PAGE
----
A Place in the Sun

Eager to encourage new recreational dancers to try your studio? Build flexibility and fun into your slate of summer dance camps.
All photos courtesy Dance Extreme Inc.

Use summer camps to boost studio revenue and enrollment

by MaryBeth Kemp

Ah, summer! For many people, it’s the season of taking it easy. That’s certainly not the case at dance studios that fill their summer schedules with dynamic and creative camp programs.

Traditionally, studios mimicked the public school year: open September to June, closed July and August. While financial realities have pushed many studio owners to keep their doors open year round, summer camp programs can bring benefits beyond revenue: your dancers can continue to work and progress, and you can promote your studio to a new clientele. Above all, a strong summer program can lay the groundwork for a successful fall season.

Summer schedules often include intensive classes for team dancers or themed camps for little dancers—solid choices, for sure, but as you work out a schedule, don’t overlook your recreational students. Here’s a look at some important elements to consider when planning summer programs for recreational dancers ages 3 to 10.

 

Smart scheduling

With public schools closed for the season, many studios offer summer programs from 9 a.m. to 1 p.m. This time period works well for families, and four hours is just the right amount of time to present a multifaceted, innovative curriculum to students of this age.

At Dance Extreme Inc. in London, Ontario, long-time students join with newcomers in a variety of dance camp activities, such as pizza parties, technique classes, journaling, and movement games.

Daytime programs work for families who can provide transportation for their children to and from the studio during the 9-to-5 workday. But what about students without daytime transportation? To create an advantageous schedule for your studio, take stock of how many of your preschool through elementary school-age students have parents who work full time during the day. Perhaps, in some cases, a friend or relative can help out, but if too many of your dancers do not have daytime transportation you may miss out on a significant amount of potential revenue.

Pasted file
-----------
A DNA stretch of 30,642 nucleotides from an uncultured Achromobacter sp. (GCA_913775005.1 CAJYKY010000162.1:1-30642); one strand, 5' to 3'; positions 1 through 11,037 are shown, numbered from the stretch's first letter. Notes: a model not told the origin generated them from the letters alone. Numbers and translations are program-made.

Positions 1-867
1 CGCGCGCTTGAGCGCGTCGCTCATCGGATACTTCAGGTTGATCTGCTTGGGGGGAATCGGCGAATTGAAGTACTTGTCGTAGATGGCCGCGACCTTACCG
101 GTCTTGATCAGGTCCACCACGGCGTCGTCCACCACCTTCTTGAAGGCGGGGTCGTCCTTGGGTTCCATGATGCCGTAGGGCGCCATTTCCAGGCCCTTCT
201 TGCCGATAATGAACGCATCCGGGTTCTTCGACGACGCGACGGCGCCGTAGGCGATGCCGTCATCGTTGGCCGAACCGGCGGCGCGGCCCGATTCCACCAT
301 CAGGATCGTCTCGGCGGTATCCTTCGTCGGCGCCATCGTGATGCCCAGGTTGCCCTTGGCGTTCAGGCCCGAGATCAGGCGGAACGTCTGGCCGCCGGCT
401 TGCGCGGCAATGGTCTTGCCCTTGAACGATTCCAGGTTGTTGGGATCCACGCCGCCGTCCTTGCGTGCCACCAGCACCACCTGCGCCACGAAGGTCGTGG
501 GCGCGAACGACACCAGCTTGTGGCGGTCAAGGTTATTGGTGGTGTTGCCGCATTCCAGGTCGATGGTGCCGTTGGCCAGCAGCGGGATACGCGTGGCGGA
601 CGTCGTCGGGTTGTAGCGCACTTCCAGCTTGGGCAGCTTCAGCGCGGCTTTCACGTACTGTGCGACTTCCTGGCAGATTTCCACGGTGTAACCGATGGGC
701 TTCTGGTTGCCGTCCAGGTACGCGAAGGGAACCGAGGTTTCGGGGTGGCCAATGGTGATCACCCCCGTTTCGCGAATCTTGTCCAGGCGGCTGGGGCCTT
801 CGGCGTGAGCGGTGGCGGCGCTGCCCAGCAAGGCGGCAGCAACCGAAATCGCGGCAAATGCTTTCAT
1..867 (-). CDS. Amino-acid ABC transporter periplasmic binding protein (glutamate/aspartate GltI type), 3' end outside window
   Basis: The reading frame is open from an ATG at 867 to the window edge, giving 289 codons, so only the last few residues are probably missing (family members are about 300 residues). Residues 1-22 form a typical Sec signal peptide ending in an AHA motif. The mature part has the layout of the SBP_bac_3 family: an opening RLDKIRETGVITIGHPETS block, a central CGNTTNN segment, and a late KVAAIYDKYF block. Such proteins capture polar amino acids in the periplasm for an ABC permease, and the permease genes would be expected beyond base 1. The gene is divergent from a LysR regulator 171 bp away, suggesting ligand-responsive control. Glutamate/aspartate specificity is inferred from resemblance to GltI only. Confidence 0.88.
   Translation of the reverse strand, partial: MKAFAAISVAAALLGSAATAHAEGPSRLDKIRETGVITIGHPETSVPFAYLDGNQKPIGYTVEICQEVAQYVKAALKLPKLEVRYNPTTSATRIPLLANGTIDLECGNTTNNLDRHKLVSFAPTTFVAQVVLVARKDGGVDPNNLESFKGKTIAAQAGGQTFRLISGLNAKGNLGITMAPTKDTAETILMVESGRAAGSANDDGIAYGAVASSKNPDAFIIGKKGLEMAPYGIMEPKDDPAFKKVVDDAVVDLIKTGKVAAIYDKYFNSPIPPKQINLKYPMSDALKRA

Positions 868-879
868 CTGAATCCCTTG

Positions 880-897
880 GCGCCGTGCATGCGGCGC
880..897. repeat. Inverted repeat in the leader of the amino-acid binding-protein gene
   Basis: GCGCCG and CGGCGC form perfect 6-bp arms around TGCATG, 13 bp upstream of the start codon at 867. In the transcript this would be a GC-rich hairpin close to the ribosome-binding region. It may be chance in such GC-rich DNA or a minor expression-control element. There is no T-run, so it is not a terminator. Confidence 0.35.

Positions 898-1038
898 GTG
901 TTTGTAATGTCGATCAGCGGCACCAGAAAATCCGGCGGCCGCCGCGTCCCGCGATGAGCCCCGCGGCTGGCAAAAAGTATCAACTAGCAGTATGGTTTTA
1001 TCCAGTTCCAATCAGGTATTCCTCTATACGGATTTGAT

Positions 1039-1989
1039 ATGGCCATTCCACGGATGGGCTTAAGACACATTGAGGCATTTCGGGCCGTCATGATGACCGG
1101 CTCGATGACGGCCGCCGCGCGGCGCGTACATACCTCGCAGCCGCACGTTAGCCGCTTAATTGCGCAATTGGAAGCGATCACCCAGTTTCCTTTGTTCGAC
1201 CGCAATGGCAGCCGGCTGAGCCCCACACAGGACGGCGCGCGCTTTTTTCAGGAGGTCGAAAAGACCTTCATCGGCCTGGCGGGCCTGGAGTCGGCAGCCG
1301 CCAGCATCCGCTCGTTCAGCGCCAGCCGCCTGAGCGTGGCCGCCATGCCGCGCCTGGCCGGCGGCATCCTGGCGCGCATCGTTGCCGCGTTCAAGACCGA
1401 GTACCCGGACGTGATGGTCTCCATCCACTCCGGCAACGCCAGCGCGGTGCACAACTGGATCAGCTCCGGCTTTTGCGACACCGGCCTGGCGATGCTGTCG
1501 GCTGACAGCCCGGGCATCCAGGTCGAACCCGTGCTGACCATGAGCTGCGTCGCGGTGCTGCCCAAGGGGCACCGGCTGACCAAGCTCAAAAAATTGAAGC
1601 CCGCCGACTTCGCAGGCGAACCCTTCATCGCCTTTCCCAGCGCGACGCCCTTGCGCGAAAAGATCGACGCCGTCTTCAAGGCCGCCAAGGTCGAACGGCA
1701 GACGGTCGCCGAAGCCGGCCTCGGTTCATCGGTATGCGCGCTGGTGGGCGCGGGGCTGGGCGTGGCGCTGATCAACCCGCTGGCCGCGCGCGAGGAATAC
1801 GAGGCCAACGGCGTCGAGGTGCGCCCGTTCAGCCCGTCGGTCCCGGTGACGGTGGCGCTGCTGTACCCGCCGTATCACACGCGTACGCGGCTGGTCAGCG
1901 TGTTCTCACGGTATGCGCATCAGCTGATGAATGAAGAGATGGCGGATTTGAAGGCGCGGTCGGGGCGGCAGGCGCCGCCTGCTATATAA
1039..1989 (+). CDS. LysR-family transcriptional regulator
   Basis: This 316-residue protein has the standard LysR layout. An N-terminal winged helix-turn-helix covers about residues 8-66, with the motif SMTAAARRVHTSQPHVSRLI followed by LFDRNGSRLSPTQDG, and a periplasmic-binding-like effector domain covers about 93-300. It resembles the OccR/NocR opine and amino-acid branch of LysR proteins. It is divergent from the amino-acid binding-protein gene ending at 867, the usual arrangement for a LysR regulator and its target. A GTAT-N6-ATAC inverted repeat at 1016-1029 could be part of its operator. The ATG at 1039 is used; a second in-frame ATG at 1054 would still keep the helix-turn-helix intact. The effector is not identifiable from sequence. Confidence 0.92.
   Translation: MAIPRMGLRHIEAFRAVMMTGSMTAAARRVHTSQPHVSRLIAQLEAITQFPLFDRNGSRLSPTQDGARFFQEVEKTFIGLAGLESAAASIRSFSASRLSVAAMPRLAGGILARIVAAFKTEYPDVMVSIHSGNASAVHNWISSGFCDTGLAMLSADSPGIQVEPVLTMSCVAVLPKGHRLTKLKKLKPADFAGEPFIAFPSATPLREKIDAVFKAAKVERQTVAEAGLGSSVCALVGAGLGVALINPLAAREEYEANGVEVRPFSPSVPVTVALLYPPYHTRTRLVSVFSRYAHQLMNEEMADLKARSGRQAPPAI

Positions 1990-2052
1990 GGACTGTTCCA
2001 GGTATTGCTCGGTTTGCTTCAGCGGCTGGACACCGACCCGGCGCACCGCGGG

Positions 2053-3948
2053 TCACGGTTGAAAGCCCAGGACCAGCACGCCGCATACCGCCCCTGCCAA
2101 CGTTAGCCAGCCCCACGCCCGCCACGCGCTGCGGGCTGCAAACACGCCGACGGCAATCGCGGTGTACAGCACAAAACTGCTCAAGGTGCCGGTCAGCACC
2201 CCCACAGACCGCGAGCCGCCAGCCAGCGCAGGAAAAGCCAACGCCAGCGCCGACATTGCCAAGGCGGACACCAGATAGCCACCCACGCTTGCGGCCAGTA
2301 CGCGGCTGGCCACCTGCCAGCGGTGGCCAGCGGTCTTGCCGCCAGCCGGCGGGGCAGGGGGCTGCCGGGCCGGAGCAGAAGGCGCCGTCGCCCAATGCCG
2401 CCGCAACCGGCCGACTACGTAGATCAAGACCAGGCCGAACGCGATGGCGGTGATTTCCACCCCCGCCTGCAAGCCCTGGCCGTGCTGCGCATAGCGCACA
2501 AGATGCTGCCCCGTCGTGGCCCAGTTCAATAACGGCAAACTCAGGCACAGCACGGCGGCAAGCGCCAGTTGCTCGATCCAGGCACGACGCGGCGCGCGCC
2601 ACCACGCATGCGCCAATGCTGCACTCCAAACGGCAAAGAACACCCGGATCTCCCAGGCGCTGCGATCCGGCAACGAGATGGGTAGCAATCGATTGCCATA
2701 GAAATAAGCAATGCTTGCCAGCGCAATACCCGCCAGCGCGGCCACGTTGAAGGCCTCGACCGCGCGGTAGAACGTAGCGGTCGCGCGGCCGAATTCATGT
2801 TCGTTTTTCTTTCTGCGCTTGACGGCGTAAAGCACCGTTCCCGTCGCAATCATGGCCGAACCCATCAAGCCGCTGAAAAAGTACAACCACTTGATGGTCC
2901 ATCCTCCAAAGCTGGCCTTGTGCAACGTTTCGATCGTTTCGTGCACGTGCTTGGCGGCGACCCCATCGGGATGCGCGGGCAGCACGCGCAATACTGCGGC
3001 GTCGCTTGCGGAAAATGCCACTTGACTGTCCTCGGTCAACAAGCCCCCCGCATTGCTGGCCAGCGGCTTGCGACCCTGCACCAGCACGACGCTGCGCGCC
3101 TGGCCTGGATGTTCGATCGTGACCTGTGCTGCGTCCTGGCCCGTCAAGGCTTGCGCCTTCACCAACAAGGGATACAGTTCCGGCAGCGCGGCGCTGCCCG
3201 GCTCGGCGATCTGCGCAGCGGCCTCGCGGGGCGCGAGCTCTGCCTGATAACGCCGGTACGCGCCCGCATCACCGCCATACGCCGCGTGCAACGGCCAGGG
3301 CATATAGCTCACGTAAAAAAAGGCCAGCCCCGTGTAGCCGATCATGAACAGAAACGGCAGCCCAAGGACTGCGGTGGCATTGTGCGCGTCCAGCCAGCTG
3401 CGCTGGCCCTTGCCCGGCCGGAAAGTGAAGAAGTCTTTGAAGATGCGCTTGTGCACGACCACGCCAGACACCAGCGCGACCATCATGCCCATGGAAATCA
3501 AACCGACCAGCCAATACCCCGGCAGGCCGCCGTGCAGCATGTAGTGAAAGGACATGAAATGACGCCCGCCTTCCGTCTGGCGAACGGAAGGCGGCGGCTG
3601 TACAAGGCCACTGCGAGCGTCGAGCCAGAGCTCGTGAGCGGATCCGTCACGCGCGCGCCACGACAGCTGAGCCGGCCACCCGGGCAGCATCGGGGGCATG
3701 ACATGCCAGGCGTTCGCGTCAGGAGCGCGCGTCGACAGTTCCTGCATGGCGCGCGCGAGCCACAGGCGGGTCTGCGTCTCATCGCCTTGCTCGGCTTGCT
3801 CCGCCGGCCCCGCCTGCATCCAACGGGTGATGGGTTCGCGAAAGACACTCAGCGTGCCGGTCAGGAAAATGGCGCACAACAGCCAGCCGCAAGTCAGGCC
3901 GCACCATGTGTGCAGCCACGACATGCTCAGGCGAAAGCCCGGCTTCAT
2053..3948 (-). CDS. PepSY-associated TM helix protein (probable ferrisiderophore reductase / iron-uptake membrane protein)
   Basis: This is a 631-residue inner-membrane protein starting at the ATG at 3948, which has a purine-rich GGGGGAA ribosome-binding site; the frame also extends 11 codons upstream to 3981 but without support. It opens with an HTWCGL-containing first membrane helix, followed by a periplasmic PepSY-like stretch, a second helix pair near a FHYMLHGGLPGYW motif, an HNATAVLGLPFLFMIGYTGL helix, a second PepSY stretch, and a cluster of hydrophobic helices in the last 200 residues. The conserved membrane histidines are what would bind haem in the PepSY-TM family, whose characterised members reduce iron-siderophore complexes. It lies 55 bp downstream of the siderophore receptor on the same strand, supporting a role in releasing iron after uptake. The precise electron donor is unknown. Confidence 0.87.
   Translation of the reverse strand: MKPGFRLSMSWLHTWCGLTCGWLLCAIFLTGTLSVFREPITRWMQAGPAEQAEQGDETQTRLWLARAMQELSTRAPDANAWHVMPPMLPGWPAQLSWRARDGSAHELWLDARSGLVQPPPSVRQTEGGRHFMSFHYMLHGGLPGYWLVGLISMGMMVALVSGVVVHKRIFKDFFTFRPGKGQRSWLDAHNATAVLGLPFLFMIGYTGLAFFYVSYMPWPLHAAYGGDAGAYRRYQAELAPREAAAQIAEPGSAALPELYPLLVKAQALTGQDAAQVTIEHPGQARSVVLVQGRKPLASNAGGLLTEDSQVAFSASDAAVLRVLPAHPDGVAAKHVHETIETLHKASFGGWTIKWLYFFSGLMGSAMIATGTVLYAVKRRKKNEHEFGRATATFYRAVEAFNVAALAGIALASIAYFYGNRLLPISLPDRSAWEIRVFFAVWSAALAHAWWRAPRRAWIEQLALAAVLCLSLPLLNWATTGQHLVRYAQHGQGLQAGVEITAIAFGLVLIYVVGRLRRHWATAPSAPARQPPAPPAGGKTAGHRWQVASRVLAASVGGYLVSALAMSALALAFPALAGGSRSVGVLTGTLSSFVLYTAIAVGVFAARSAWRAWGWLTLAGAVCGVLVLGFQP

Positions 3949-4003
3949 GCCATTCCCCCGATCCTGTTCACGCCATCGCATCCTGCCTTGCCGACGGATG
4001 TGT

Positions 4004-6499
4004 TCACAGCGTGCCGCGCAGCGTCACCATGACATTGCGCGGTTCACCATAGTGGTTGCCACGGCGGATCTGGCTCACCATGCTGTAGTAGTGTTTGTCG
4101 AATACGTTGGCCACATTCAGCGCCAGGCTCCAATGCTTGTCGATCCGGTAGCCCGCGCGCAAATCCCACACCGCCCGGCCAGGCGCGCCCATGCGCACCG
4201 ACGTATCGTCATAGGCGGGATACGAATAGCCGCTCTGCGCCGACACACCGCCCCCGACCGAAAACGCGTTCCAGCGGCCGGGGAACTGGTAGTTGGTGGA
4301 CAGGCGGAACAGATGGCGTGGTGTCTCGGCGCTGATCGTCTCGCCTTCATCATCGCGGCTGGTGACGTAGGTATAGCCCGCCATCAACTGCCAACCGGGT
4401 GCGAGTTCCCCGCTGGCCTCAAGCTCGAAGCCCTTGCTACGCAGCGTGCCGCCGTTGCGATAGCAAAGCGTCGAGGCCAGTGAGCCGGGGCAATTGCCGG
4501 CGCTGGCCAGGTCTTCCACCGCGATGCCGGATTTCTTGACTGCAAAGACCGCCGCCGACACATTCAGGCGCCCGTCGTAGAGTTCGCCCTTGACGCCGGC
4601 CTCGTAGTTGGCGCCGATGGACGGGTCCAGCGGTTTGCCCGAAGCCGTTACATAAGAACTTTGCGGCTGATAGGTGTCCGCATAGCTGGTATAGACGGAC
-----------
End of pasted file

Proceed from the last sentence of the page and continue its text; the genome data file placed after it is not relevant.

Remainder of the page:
As alternative programming, you might consider designing an evening program for this population—the curriculum could be a scaled-back version of your day program. Or consider planning all-day, all-out camp extravaganzas for several summer Saturdays. These one-day workshops may be a more interesting option for non-dance students looking for a fun summer activity, or for students who might have to travel considerable distances to your studio.

Remember that summer affords many families a break from the demanding agenda of the regular school year, and that parents will be looking for summer activities that will fit into this relaxed summer lifestyle. North Andover [MA] School of Dance director Debbie Lamontagne says her summer program schedule includes half- and full-day programs, available for purchase by the day or week. Lamontagne says that parents appreciate this flexibility—if rain ruins plans for a family outing, parents may opt for a day of dance instead. Her summer program also offers before- and after-care hours, and drop-in class options.

 

More than dance class

Curriculum possibilities for summer programs are endless. Start each morning with sun salutations and stretches. Continue with short but energized dance classes. If your group is large and you have multiple studio spaces, you could split the students into small groups that rotate among studios and dance styles on a set schedule. For fun, blow a lifeguard whistle when it’s time to switch classes.